For Associate Professor Anke Leroux, Department of Economics, RACE for 2030 CRC offers a platform to investigate economic behaviour and resource management under conditions of risk, uncertainty and irreversibility. Anke is interested in consumer behaviour and behavioural change in relation to demand flexibility in homes and businesses and in the role of price as well as non-price incentives.
Business fleets and EV transition: Tax changes to support EV fleets by home charging
Business fleets are a potentially effective pathway for early adoption of electric vehicles (EVs), but business site re-charging infrastructure facility numbers are low. For Dr Diane Kraal, Department of Business Law and Taxation, RACE for 2030 CRC is an exciting opportunity to research and recommend tax change proposals from the Monash Business School. Diane’s new project is set to focus on EVs and taxation law with Dr Anna Mortimore, Griffith University and Dr Diane Kraal, Monash University, the primary researchers. The project considers how taxation changes can facilitate solutions by using fleet employee’s home charging, which can include smart chargers to gain off-peak rates & avoid grid congestion.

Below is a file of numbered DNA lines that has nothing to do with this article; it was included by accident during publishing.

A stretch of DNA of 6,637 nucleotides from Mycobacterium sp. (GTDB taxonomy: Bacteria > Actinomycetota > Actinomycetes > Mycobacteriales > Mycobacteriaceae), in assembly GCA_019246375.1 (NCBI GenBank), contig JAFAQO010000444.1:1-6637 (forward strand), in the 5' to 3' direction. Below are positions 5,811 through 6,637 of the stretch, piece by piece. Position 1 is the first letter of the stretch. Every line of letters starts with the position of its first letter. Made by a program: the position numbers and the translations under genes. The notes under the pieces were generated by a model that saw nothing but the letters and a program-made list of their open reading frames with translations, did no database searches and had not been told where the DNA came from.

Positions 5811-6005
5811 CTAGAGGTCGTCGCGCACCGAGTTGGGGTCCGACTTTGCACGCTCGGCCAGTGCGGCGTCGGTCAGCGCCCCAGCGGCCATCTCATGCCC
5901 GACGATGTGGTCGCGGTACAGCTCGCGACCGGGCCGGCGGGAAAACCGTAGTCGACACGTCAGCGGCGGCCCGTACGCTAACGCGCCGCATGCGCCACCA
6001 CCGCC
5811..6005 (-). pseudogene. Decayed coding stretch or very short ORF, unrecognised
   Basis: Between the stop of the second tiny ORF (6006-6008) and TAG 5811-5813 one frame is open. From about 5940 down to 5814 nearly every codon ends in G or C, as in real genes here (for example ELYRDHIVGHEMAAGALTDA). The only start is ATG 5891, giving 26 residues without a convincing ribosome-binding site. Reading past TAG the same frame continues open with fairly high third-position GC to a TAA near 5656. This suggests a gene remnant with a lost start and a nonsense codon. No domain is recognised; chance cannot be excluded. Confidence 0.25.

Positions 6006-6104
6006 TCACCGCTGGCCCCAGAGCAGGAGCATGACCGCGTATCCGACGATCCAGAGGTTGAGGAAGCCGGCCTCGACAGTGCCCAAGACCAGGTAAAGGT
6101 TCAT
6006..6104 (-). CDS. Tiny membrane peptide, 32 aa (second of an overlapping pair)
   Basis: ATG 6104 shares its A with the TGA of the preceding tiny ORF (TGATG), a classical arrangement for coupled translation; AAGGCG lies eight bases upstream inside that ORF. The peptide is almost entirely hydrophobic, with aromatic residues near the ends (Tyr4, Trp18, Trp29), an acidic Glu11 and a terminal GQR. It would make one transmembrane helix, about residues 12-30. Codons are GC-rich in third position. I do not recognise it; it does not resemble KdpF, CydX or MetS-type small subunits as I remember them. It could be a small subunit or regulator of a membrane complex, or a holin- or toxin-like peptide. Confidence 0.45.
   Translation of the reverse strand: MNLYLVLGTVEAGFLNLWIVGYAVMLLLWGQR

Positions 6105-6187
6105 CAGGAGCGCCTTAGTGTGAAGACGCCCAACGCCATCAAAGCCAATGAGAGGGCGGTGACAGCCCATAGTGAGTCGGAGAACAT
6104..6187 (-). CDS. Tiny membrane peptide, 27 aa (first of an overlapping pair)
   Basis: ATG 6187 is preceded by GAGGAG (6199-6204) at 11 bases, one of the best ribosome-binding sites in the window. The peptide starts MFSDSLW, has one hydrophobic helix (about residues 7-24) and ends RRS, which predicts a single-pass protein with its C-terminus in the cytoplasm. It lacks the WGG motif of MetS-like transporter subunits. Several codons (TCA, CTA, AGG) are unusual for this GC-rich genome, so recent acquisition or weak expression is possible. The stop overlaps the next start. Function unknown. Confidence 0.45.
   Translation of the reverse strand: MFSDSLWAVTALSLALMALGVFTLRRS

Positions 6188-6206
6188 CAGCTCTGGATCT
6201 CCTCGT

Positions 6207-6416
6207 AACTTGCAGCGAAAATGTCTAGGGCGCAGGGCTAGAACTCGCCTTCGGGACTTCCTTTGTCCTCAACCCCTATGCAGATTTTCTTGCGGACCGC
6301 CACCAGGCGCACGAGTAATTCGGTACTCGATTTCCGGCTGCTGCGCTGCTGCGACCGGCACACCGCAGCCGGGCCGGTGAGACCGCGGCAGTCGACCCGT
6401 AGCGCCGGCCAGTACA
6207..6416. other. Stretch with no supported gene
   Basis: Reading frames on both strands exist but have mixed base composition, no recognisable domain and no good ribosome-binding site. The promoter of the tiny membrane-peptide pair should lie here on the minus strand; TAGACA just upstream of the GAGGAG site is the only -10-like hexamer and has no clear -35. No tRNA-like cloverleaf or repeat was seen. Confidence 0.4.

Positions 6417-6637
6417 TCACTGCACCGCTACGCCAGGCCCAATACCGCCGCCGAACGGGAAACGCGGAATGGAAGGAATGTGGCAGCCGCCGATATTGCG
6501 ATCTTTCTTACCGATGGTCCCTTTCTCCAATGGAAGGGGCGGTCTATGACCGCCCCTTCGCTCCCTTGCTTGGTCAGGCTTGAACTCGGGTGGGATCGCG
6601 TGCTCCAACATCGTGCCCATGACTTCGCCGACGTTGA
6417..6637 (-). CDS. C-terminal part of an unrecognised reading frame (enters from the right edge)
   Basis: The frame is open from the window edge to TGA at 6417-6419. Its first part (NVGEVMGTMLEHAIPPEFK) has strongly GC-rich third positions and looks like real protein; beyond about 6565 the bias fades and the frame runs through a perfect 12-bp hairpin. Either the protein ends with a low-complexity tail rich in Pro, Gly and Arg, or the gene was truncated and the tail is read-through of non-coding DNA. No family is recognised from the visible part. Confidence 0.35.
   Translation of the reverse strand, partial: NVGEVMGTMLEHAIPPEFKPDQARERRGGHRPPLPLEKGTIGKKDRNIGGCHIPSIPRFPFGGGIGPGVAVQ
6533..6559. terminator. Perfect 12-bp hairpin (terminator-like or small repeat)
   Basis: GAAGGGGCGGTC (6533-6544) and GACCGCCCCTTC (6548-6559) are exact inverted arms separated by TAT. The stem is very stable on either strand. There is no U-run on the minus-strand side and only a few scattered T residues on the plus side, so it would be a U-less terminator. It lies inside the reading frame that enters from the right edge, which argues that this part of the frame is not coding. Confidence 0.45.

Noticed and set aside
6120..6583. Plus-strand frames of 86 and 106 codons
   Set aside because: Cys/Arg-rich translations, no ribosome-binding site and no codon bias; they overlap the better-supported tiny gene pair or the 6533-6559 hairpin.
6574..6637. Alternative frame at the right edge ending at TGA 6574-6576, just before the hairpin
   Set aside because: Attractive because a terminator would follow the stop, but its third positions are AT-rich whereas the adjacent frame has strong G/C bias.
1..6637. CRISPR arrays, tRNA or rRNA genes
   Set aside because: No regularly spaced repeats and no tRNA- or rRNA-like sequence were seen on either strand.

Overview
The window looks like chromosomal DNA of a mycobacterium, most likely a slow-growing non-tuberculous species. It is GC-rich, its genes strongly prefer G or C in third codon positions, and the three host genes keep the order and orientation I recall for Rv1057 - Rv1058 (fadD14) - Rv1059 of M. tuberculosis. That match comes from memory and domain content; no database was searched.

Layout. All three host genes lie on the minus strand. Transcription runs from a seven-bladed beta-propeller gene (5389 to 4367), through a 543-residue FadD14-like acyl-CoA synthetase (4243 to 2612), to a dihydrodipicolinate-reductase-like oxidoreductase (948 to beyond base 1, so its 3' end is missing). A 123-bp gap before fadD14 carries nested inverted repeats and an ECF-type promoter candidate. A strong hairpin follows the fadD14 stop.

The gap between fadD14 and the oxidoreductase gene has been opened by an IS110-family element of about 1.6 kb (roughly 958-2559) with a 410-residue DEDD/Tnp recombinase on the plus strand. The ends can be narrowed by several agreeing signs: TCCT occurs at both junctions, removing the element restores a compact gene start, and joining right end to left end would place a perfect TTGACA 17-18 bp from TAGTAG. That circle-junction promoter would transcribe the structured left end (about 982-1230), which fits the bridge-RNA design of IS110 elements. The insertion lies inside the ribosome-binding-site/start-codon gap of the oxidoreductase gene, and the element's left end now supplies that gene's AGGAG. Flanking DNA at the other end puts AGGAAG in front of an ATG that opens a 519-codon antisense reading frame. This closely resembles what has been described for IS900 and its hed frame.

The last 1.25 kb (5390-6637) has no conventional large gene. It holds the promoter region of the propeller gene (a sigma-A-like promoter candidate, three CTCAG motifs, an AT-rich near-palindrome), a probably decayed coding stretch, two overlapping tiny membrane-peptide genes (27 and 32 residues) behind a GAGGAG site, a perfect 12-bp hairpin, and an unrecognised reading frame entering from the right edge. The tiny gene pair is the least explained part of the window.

Opportunities for Data Science, Machine Learning and AI
For Dr Christoph Bergmeir, Dept. of Data Science and AI, Faculty of Information Technology, the initiative is very ambitious and his team anticipates many interesting and challenging opportunities. "Applications will be around power supply forecasting of renewable energy, demand forecasting, time series applications in network stability simulations, satellite image processing, and many more. These applications will help to address the most challenging problems in the transition of our energy network towards decentralized energy production with renewable energy".
Data visualisation and exploration
As part of the Immersive Analytics research group, Faculty of Information Technology, Dr Sarah Goodwin says that we can use data more effectively to better understand society for a smarter, cleaner and more sustainable future. “Energy affects everyone. As the sector evolves the amount of data is growing substantially. More effective visualisation for data exploration and communication can help us make more sense of that data and ensure it is understandable”.